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Florida Child Support Calculations

In Florida, child support is a parent's legal obligation to provide for their child financially until the child reaches the age of majority (18). Florida follows an "income shares" model to calculate child support which means that the combined income of both parents is the determining factor for the amount of support.

The "income shares" model is based on the concept that a child is entitled to receive the same proportion of parental income that they would've received had the parents remained together. This model also factors child support based on the number of children involved. Expenses such as taxes and health care are used in the calculations, but household expenses generally aren't used to reduce the support amount.

Florida Child Support Calculations at a Glance

Analyzing the exact meaning of the law in any statute is best left to a trained attorney, but a basic and concise explanation of the law is extremely helpful to us all. See the chart below for a plain English summary of the law that relates to Florida's child support calculations.


  • Florida Civil Practice and Procedure 61.30

Sources of Income

Both parents must complete and file financial affidavits that describe their income and expenses. Gross income includes, but isn't limited to, the following:

  • Salary or wages;
  • Bonuses, commissions, allowances, overtime tips, and; other similar payments;
  • Business income from self-employment, partnerships; close corporations, and/or independent contracts;
  • Disability benefits;
  • All worker's compensation benefits and settlements;
  • Pension, retirement, or annuity payments;
  • Social security benefits;
  • Spousal support;
  • Rental income;
  • Interest and dividends
  • Royalties, trusts, or estates income; and
  • Gains from property dealings.

Imputed Income

Florida courts have the discretion to impute income to an unemployed or underemployed parent who purposefully tries to work part-time in an attempt to reduce their child support payments. Before the court can do this, it must have specific evidence that the parent's underemployment or employment is voluntary and not due to other factors such as employer-dictated work hours. Additionally, a court can also impute a party who hasn't completed and filed a financial affidavit.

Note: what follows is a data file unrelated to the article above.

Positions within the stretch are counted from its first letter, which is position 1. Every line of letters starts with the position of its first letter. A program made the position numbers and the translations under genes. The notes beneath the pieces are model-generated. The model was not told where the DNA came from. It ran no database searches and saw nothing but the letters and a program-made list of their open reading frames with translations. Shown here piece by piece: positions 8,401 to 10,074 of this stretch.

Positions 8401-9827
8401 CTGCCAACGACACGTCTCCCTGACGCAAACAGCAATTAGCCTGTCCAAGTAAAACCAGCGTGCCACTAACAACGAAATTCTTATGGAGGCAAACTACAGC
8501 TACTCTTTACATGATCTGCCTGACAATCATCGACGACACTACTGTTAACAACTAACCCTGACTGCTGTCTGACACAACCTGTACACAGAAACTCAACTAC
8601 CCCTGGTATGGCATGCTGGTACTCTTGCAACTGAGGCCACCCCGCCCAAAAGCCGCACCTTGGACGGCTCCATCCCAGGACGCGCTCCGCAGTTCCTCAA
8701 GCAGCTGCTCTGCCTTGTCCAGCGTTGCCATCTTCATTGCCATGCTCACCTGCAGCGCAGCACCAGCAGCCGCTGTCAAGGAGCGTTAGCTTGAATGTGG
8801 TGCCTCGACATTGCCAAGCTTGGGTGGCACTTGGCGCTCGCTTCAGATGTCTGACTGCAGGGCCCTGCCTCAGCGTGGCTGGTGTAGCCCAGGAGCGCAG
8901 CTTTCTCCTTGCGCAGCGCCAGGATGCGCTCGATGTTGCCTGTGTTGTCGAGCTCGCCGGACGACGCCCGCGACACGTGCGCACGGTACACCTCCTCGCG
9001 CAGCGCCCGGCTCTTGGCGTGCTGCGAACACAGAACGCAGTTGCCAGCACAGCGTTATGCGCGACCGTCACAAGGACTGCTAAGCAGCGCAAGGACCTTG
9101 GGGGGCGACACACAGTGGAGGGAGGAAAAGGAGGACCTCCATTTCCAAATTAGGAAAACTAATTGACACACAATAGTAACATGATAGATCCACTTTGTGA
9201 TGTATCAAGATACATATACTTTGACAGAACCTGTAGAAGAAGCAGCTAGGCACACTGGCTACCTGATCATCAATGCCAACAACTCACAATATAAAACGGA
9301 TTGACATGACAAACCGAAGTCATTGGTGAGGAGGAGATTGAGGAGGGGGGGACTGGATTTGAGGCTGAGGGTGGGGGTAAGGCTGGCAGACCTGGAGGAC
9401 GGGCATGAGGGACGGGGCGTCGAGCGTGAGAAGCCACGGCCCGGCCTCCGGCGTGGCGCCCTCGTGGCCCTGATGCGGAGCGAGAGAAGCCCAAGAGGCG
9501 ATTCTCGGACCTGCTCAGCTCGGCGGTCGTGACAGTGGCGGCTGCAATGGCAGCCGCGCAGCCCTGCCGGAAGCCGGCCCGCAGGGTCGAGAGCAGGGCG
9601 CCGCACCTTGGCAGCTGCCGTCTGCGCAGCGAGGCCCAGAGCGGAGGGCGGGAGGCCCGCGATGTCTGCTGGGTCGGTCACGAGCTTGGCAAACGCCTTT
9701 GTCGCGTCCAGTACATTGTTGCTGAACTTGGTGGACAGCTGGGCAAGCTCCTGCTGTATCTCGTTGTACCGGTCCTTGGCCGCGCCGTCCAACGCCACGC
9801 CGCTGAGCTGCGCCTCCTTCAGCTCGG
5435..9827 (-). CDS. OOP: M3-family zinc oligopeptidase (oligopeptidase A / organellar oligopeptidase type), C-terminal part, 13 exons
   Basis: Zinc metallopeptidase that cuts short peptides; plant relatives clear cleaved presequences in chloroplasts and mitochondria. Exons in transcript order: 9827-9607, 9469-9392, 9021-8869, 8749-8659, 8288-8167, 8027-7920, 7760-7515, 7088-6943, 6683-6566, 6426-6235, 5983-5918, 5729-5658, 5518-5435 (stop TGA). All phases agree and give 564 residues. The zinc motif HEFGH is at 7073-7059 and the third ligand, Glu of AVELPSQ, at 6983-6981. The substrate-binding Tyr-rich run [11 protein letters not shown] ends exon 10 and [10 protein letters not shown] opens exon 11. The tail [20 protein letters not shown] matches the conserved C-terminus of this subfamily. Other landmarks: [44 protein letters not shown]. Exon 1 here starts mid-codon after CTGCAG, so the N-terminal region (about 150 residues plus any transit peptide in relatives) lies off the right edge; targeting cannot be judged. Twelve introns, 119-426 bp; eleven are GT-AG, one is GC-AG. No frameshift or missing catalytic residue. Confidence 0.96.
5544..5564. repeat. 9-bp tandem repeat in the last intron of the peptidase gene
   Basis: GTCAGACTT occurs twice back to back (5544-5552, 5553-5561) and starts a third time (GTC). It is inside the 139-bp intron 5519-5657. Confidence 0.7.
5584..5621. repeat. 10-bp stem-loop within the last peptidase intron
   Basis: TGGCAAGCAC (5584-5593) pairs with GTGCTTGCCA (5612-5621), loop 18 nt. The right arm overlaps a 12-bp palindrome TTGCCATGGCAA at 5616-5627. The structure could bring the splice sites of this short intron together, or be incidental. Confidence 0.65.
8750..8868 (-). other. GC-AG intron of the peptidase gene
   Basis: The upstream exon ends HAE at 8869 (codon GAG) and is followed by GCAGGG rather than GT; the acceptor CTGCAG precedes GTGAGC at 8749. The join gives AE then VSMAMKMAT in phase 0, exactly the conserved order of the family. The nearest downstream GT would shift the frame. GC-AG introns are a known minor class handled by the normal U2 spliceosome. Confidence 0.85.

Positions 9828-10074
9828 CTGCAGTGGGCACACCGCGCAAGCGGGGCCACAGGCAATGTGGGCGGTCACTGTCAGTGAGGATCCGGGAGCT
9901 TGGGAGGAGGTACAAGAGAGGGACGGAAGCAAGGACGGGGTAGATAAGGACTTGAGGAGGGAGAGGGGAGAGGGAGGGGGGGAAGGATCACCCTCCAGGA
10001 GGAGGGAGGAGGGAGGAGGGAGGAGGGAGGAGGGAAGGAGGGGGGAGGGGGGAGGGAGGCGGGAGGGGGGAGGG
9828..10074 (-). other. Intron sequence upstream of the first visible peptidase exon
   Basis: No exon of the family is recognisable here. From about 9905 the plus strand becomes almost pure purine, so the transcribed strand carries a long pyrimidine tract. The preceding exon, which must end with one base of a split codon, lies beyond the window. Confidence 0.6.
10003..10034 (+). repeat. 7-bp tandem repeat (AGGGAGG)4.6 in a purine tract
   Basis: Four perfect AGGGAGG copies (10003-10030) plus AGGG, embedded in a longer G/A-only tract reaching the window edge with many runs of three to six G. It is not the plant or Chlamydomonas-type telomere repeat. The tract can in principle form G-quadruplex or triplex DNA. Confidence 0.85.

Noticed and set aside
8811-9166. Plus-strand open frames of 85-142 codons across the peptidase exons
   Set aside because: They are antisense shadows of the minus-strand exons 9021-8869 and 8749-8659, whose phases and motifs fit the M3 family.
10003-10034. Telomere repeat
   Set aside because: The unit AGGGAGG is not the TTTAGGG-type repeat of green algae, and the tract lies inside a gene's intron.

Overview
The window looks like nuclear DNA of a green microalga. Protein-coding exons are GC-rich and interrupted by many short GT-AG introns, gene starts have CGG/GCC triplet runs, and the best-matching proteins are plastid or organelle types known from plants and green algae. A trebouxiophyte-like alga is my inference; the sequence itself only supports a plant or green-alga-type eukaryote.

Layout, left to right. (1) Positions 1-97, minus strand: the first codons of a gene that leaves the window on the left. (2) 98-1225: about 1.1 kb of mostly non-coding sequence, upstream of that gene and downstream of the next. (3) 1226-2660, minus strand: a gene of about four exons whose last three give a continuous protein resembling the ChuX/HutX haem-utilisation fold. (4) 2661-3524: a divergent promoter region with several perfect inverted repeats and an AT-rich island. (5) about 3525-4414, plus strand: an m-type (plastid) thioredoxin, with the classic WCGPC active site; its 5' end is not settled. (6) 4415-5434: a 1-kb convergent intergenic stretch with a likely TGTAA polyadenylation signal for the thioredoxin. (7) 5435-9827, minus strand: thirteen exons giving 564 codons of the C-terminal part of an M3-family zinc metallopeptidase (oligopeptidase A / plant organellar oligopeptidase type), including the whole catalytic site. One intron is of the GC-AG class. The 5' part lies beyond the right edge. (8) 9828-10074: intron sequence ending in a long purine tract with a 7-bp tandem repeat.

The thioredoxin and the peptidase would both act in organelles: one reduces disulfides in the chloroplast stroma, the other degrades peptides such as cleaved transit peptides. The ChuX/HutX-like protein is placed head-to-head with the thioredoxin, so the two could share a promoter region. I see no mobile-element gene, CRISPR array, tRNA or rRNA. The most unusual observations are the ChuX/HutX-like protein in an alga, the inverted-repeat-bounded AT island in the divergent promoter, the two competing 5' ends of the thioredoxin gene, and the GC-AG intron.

Once the gross income is established, each parent can deduct specific expenses in order to reduce the amount of income that can be used to calculate the child support amount. Permitted deductions include the following:

  • Federal, state and local income taxes
  • Mandatory union dues
  • Health insurance payments (excluding payments for coverage of the minor child)
  • Court-ordered support for other children which is actually paid
  • Spousal support

Other Expenses

Beyond the everyday household costs such as food, clothing, and basic living expenses, there are other expenses implicated during the calculation of child support. This includes:

  • Health care costs (premiums and deductibles);
  • Educational expenses; and
  • Child care costs.

These other expenses are also split between the parents with each parent responsible for their own share.

Guidelines Worksheet

  • After the net income is determined for both parents, the figures are added together. Then the court refers to the child support guidelines which establish a chart detailing the child support award in relation to the parents' income and the number of children.
  • Each parent's net income is then divided by the combined total net income and then the result is multiplied by the child support award that was obtained by the chart.

Note: State laws are always subject to change through the passage of new legislation, rulings in the higher courts (including federal decisions), ballot initiatives, and other means. While we strive to provide the most current information available, please consult an attorney or conduct your own legal research to verify the state law(s) you are researching.

Florida Child Support Calculations: Related Resources

Discuss Child Support Calculations with a Florida Attorney

Florida's child support calculations involve a lot more than applying numbers and figures. The child support order has a lasting impact on you and your child's lives. If you're dealing with child support issues, then consider discussing your case with a skilled child support attorney who understands the law and can give you the benefit of their experience. Locate one today with FindLaw's attorney directory.

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